Gas markets outlook heading into winter

Since last May, growing demand for natural gas in North America has led to a significant rebound in continental natural gas prices. While production was slow to recover, U.S. liquefaction of natural gas for export to the rest of the world was operating at full capacity, putting pressure on continental spot prices.

Bearing in mind the effects of the February 2021 polar vortex, gas markets adjusted to this shift in supply/demand balance and quickly drove winter prices for 2021–2022 to historic highs.

This has been a roller coaster ride as we await actual data on storage levels and production.

By mid-November, the most recent forecast showed that the gas environment is improving from the previous August forecast.
This improvement is expected to provide some relief to prices. Although the forecast for U.S. natural gas exports was revised upward (+4.1%), that of domestic consumption was revised downward (-1.2%). More importantly, the U.S. natural gas production forecast for the current winter is 2.1% higher than the August forecast.

This set of forecasts results in higher early winter storage and sharply lower total anticipated withdrawals (-8.6%) than expected. All we need now is for temperatures to tell the rest of the story.
In the meantime, the markets are still feverish. Natural gas prices are cascading and remain at high levels, higher than the current supply/demand balance can explain.

For the entire winter of 2021–2022, the average market price is $5.75/GJ.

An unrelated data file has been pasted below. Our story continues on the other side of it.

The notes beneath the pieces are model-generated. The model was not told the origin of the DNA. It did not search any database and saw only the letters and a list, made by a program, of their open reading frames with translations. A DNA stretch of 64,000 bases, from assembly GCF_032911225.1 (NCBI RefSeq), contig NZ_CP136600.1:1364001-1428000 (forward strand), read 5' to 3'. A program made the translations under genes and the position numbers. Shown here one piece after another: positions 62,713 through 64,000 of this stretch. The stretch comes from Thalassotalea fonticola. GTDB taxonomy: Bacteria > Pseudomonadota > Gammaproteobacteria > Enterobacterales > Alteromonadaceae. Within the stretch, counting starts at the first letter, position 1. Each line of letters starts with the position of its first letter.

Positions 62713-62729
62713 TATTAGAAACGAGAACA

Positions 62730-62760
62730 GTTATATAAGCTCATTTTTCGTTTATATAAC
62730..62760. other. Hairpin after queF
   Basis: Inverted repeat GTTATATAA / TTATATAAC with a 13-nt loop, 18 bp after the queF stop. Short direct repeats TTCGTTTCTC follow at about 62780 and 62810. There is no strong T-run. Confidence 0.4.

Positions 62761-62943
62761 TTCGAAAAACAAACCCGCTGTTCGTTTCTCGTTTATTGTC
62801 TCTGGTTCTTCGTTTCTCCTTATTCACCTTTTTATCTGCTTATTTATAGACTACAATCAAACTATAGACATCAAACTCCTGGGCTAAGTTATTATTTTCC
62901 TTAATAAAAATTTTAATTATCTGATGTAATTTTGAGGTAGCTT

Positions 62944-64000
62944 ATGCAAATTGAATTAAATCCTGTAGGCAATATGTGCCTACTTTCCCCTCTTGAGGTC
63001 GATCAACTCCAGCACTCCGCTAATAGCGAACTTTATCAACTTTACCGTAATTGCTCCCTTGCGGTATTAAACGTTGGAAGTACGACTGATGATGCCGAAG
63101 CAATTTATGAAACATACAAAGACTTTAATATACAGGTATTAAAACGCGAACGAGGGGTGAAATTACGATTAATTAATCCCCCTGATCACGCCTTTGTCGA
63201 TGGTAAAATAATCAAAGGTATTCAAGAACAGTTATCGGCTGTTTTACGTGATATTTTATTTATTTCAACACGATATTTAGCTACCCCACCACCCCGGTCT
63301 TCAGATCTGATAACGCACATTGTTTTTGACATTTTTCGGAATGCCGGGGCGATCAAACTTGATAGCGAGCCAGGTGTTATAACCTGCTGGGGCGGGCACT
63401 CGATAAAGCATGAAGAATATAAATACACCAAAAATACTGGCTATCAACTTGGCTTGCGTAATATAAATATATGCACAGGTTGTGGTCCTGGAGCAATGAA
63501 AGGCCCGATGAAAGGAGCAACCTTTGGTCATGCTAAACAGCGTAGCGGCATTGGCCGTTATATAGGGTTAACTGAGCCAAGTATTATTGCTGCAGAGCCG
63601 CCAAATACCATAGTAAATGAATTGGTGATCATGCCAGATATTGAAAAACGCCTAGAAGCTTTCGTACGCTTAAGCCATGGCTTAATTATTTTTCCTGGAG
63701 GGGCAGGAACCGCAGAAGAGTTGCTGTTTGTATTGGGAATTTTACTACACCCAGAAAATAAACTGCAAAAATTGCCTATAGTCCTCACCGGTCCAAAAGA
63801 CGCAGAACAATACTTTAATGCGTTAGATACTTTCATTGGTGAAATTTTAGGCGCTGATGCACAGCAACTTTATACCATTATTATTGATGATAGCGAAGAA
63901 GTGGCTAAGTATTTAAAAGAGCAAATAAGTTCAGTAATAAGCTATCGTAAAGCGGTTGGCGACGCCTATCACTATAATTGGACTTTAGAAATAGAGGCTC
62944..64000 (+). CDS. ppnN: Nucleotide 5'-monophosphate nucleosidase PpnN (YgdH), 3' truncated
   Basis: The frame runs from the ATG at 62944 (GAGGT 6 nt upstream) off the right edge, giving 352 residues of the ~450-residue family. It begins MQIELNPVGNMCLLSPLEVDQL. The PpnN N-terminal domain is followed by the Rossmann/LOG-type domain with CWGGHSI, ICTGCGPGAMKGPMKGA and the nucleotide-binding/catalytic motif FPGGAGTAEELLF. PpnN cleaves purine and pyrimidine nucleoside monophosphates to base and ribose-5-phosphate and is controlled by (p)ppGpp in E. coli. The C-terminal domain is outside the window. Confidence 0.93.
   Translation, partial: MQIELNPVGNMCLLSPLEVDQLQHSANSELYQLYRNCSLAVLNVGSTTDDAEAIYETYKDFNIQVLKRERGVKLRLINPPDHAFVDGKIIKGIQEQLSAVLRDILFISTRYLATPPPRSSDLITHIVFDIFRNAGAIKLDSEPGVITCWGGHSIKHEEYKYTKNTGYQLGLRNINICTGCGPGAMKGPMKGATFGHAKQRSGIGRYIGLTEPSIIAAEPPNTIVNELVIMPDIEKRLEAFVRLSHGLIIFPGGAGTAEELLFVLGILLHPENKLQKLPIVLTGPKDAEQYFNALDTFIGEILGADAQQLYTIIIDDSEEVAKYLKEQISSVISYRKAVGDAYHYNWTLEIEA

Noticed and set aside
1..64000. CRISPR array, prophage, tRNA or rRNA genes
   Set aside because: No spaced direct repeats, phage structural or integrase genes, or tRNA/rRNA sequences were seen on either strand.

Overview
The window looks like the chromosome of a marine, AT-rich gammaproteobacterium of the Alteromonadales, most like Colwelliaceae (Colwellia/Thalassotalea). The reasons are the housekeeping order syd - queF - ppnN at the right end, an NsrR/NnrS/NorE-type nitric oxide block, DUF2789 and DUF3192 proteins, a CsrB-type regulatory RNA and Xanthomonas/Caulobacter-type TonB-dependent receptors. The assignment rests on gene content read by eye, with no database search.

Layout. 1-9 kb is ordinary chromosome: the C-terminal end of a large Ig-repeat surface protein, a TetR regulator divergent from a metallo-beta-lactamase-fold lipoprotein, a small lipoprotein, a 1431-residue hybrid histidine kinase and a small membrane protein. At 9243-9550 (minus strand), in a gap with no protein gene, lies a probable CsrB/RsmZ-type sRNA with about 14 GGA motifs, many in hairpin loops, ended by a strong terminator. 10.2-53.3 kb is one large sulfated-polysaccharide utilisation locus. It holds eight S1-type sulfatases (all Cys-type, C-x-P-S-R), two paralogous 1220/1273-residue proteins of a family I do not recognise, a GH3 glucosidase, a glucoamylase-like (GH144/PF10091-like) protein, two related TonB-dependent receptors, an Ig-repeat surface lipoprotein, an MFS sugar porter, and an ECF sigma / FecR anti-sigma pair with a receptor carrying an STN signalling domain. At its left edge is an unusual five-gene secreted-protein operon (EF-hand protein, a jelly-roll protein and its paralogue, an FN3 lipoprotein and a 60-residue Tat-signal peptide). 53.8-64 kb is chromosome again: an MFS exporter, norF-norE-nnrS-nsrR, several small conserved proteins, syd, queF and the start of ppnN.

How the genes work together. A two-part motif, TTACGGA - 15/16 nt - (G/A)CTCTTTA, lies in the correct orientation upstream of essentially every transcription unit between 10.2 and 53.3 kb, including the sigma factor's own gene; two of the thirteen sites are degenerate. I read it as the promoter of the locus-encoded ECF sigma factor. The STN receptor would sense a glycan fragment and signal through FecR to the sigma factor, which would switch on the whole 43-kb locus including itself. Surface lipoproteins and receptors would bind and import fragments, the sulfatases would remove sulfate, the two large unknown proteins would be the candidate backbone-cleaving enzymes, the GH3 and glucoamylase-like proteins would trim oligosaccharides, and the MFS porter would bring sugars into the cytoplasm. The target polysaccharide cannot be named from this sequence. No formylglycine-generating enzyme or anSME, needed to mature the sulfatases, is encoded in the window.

These forecasts indicate a substantial increase in the price of natural gas for the winter of 2021–2022 compared to winter 2020–2021. This increase could very well be mitigated in the event of warmer temperatures and a more favourable gas environment.

Dawn's price situation

It’s interesting to note a few statistics that show differences in the price of natural gas from one region to another. While natural gas prices in the South-Central United States (where Henry Hub is located) are more responsive to international price movements, prices at Dawn appear to benefit from better connectivity with production from the Western Canadian basin and the Appalachian basin in the Eastern U.S. This would result in relatively lower and less volatile prices at Dawn.
Since the winter of 2019–2020, there has been a significant reduction in the natural gas price differential between Dawn and Henry Hub. The following graph shows that over the past winter, the average price at Dawn was US$0.38/MMMBtu lower than at Henry. In addition, price volatility in Dawn was also slightly lower than at Henry Hub, at 14.3% versus 16.6%.
Is this a new trend, a new paradigm for the Dawn hub? Or is it simply an extraordinary situation preceding an eventual return to normal? Perhaps it’s a little too early to tell. However, one thing is certain: The North American gas market now appears somewhat less monolithic or homogeneous than it did only a few quarters ago, and the Dawn hub appears more resilient to some continental challenges.